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Fact File

Landlord & Tenant – Getting The Relationship Right

Your relationship with your tenant is a valuable asset.  As soon as you hand over the keys they have exclusive possession and you can then only access the property with their permission or a court order, so getting on well is imperative. They are your eyes and ears in the property and will help you protect your asset.  They are also your customers and you need to keep them happy to maintain your cashflow. Falling out can be painful and expensive and getting on well with them will feel good and make you happier.  Good tenant relations are a key part of a successful property business.

As a landlord your aim should be to avoid misunderstandings, bad behaviour by tenants, good tenants leaving early and being stuck with a difficult tenant.  We also want to avoid inter-tenant disputes in shared houses and the build up of arrears.  We should aim for clear boundaries, a clear contract and explicit ground rules.  We need to provide guidance on what to do in common situations.  We are also aiming for well managed repairs and easy access to the property.  Ideally we want to feel comfortable with and about our tenants and able to be honest and open with them.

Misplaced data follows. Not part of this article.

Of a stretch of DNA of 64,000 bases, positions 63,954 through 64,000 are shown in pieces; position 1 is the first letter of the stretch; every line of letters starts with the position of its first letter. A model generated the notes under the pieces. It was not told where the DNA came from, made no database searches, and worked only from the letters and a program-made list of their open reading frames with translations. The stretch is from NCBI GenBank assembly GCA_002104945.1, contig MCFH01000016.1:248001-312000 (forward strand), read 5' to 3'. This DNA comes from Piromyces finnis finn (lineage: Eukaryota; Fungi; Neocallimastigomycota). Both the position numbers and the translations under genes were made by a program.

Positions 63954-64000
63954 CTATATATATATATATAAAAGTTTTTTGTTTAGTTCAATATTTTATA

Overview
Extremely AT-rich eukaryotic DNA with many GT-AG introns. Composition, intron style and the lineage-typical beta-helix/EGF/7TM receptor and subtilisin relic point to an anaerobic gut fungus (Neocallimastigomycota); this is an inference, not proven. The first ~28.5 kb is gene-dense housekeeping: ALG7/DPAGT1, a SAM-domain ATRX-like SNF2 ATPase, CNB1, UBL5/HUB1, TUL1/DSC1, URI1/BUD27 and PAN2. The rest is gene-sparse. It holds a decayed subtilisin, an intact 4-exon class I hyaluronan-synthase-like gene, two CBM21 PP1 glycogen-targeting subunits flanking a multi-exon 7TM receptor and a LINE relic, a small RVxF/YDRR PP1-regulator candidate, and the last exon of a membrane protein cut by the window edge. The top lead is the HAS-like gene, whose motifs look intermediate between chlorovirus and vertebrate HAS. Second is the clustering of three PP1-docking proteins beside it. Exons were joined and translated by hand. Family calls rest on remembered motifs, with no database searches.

Here are 10 keys to success in landlord tenant relations:

1. The Pre-Meet: A robust selection process is crucial.  Setting clear criteria means that you can carry out an initial sift and only conduct viewings with applicants who meet the criteria.  Always get previous landlord and employer or accountant references and a credit check.  If your applicants have been assessed by an agent, make sure you meet the preferred candidate before you formally accept their offer.  Ask open questions about why they like the property, how they live and who will live there. Open questions give them the opportunity to disclose information so that you can assess them against your criteria.  Tell them about your expectations and your approach to being a landlord.